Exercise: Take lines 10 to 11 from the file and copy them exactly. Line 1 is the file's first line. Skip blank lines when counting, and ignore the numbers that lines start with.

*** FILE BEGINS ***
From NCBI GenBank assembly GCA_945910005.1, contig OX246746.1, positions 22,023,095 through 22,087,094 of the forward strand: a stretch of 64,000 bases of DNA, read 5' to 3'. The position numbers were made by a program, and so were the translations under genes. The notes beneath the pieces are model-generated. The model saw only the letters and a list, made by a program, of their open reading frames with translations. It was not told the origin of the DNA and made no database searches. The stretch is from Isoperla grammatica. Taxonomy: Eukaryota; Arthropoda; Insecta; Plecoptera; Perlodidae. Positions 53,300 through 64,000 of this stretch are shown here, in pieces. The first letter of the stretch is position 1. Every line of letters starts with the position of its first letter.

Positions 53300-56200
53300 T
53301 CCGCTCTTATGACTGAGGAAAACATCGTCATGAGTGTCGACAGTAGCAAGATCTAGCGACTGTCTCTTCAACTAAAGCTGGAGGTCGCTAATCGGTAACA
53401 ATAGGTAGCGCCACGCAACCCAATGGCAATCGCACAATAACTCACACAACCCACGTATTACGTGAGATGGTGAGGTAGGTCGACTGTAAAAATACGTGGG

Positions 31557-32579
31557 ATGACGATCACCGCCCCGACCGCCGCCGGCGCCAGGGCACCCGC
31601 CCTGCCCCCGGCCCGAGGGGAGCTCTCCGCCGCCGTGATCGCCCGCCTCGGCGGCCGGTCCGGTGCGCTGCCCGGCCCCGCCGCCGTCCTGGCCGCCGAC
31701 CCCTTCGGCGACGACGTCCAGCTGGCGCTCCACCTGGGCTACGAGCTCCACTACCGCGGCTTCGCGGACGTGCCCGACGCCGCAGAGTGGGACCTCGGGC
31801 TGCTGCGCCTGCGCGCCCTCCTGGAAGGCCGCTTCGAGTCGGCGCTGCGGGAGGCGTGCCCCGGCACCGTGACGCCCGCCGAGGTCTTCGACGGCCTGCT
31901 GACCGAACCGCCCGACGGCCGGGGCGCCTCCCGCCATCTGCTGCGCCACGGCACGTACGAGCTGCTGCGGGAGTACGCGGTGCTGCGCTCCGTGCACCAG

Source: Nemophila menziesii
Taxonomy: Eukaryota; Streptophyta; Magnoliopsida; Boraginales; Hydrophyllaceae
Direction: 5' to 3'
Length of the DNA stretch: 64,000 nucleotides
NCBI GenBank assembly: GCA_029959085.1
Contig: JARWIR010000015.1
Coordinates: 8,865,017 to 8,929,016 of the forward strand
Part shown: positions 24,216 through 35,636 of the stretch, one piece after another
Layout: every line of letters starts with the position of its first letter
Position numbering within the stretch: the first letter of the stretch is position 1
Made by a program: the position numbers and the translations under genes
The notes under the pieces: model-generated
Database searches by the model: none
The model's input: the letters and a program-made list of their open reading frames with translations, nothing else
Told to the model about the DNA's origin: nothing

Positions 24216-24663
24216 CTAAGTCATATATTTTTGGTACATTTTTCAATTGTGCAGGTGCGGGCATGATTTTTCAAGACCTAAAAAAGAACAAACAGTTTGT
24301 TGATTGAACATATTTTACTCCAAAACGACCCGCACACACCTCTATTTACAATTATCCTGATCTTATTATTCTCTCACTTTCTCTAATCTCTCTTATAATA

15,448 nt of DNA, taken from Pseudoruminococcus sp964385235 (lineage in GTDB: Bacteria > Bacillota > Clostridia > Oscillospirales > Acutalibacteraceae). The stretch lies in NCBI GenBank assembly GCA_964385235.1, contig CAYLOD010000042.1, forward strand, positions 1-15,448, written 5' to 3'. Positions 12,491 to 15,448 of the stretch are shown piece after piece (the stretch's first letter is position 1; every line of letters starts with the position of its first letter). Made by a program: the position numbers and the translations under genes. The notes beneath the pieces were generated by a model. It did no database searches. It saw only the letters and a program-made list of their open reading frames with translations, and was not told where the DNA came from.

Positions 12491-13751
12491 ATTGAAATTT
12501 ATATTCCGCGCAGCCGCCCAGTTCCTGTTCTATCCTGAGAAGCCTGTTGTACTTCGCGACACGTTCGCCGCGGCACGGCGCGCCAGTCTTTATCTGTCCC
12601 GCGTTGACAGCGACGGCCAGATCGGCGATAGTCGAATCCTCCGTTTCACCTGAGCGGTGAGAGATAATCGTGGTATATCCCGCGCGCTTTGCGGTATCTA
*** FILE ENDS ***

31801 TGCTGCGCCTGCGCGCCCTCCTGGAAGGCCGCTTCGAGTCGGCGCTGCGGGAGGCGTGCCCCGGCACCGTGACGCCCGCCGAGGTCTTCGACGGCCTGCT
31901 GACCGAACCGCCCGACGGCCGGGGCGCCTCCCGCCATCTGCTGCGCCACGGCACGTACGAGCTGCTGCGGGAGTACGCGGTGCTGCGCTCCGTGCACCAG